The government of Zambia has announced plans to legalise the exports of Cannabis for both economic and medicinal purposes. Lawmakers hope that the move will provide a boost to the country’s economy.
A spokesperson for the government, Dora Siliya, confirmed on Monday that “the cabinet … gave its approval, in principle … for the cultivation, processing, and exportation of Cannabis for economic and medicinal purposes”. However, it remains unclear whether there are plans to implement legalisation of medical Cannabis within the country itself.
Zambia will become one of the first nations in Africa to implement any kind of legal Cannabis cultivation framework. However, the plans remain in the early stages. Ms. Siliya also revealed that a committee of Ministers will be working to produce guidelines for the sector. The Ministry of Health has been appointed to control the issuance of cultivation, processing, and export licenses.
The cultivation of Cannabis was technically made legal in Zambia under the ‘Narcotic Drugs and Psychotropic Substances Act Cap 96’. However, cultivation was only permitted with a license from the Health Minister – none of which have previously been granted.
Currently, South Africa is the only African country to have officially legalised the medical use of Cannabis. South Africa and the Kingdom of Lesotho are the only African nations to have legalised Cannabis for export.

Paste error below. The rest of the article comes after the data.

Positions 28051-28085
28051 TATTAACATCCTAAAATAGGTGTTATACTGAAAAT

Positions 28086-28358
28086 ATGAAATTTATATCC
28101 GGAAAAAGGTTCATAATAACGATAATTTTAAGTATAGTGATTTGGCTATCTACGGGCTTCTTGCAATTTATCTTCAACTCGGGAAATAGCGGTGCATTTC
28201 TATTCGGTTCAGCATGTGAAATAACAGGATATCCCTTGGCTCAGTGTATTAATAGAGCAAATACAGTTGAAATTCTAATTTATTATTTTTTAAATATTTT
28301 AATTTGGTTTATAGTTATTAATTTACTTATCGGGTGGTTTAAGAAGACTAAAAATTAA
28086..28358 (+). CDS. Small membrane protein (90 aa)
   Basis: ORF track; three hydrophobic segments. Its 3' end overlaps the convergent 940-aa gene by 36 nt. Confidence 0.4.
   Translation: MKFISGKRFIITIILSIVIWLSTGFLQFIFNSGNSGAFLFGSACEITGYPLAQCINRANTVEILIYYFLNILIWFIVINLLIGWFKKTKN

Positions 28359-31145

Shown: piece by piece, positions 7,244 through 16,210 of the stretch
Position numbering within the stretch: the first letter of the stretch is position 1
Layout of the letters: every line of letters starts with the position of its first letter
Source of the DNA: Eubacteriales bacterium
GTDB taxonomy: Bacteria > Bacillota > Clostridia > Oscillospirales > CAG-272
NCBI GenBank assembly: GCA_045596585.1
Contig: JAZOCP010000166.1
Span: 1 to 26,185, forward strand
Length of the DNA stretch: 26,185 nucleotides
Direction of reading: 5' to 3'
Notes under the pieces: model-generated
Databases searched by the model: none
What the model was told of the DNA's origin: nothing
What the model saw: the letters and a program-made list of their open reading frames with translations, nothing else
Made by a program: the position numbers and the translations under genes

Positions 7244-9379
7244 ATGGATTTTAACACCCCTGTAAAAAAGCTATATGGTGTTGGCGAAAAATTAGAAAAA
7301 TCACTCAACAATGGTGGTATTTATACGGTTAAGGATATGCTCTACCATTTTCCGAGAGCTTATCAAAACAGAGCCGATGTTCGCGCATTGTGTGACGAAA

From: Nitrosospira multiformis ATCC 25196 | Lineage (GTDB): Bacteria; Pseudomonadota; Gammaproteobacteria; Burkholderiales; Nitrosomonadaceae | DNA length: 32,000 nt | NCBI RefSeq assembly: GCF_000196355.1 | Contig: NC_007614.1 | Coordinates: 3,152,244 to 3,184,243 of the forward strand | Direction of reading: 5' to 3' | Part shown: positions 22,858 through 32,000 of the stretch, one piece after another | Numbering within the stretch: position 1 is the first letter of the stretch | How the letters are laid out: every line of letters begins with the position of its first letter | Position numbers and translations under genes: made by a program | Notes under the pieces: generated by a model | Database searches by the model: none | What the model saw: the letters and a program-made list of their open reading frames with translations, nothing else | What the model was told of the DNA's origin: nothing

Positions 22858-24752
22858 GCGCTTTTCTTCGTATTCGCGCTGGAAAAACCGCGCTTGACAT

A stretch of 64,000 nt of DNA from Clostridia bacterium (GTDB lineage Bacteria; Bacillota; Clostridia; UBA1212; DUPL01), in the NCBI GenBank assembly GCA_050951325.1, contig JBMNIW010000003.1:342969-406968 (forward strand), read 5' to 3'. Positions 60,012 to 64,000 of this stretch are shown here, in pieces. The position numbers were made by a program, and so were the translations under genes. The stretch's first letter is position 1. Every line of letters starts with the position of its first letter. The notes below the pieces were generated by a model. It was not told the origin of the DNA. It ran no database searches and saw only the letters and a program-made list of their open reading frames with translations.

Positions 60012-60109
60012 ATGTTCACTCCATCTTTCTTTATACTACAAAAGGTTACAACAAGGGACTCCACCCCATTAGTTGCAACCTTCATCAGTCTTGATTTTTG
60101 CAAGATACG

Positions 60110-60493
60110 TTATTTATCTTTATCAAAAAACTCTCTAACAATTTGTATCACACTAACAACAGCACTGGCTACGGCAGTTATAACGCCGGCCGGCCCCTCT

Despite the illegality of Cannabis across the majority of the African continent, the plant is still widely cultivated. Prohibition Partners’ ‘African Cannabis Report‘ puts this down to declining demand for tobacco crops, and high unemployment rates.
Africa is estimated to produce around 38,000 tonnes of Cannabis every year.
The President of the government Green Party Opposition has been campaigning for policy change on Cannabis since 2013. Peter Sinkamba has reportedly claimed that a legalised export market could earn Zambia up to $36 billion a year.
Sinkimba told Reuters on Monday that Zambia Cannabis exports could:
“Depending on how properly this is done, this could just change the face of Zambia’s economy,. This could be a blessing or a curse, like diamonds and gold, depending on the policy direction.”